By 1978, Keller felt confident enough of the school's future to go before Duke's board of trustees to seek permission to conduct the business school's first capital campaign. The plan he presented to the trustees envisioned $20 million in new funds that would be used to erect a building, increase the number of M.B.A. students from sixty to 250, and more than double the size of the faculty. "Probably nobodythought we could do it," Keller says. But the trustees went for it anyway-the first time they had ever approved a capital campaign for a single school rather than for the university as a whole.

     The campaign garnered $24 million in three years. The principal contribution, of course, was J.B. Fuqua's $10 million in 1980; the school officially became the Fuqua School of Business. Had things worked out as originally planned, however, a different name might have graced the school's logo. Keller had been warned away from soliciting Fuqua, who was seen as a prime potential donor to Perkins Library. (Fuqua has said that much of his primary education came from the books Perkins lent him through the mail.) Instead, Keller sought out the Belk family of North Carolina. But they couldn't be persuaded to part with more than $100,000. When Fuqua decided he was interested in the business school, Keller was elated.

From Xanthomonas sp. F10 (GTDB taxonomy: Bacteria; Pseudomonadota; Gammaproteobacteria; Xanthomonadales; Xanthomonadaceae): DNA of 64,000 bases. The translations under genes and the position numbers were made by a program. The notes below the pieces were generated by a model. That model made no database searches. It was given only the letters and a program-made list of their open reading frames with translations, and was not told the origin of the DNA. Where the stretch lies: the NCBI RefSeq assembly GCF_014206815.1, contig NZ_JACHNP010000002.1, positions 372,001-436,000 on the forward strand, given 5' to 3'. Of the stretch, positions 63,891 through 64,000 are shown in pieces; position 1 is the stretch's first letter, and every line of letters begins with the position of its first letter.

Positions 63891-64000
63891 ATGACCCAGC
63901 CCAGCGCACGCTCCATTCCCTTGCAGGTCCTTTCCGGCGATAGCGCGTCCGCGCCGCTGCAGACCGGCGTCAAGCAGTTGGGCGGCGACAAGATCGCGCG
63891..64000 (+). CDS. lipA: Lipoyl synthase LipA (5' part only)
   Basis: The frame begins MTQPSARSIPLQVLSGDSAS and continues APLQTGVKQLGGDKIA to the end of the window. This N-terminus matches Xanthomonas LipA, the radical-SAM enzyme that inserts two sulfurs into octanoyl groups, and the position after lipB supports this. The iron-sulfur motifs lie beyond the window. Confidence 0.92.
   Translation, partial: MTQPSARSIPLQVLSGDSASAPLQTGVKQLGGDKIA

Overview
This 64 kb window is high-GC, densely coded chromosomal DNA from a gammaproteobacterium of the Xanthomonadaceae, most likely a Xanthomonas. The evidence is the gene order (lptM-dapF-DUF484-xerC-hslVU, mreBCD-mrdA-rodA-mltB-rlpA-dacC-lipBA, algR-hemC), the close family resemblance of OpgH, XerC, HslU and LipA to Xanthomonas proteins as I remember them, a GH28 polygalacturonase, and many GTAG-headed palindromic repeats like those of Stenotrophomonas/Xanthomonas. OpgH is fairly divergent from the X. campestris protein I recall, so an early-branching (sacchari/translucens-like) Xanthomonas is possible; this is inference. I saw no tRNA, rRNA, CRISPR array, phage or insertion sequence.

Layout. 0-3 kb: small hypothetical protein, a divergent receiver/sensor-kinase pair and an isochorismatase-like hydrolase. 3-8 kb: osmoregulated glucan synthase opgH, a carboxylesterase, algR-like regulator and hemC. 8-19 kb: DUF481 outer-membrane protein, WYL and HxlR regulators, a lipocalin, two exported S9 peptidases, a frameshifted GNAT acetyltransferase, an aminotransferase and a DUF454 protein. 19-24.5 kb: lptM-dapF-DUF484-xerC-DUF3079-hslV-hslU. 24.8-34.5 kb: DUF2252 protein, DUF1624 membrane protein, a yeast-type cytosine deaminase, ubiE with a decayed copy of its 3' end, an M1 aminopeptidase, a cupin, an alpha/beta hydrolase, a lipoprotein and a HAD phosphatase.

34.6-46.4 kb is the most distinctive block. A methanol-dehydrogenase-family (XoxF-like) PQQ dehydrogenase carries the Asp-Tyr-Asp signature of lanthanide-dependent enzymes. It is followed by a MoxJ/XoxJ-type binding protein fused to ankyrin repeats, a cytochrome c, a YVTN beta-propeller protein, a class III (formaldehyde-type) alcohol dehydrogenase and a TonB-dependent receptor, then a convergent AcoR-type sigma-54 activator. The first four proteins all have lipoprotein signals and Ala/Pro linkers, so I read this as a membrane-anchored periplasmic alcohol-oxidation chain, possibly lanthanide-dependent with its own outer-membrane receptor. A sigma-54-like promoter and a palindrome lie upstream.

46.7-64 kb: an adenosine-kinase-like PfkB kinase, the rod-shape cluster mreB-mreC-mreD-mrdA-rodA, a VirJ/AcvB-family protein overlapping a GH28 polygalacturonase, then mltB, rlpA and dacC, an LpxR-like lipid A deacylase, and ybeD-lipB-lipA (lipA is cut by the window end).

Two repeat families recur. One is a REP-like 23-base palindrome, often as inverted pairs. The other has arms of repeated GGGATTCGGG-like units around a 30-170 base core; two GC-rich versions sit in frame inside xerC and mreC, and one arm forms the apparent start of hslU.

Keller and Fuqua broke ground on the new edifice in 1981. Two years later, the school moved into its universally acclaimed main building. Architect Edward Larrabee Barnes achieved Keller's aims for the new space: a visual landmark with expansive open spaces, yet designed to encourage small groups to gather. Keller and the board of visitors had the foresight to insist that the building be wired for personal computer connections. The resulting capability for computer use and computer-mediated learning won the school a reputation for technological eminence that it retains today.

     Ironically, the event that was arguably the single biggest contributor to the school's success was not related-at least directly-to Keller's efforts. In October 1985, a Wall Street Journal article on how corporate recruiters ranked business schools listed the Fuqua School at number ten. It was an extraordinary position for a school in danger of being closed just a decade before. Arbitrary though such rankings may be, it was a windfall for the school. "The biggest difference in the world is between ten and eleven," Keller jokes. The applicant pool rose by nearly 40 percent and the yield rate (the percentage of admitted students that accept) with it. Duke has largely stayed in the top ten of such rankings ever since.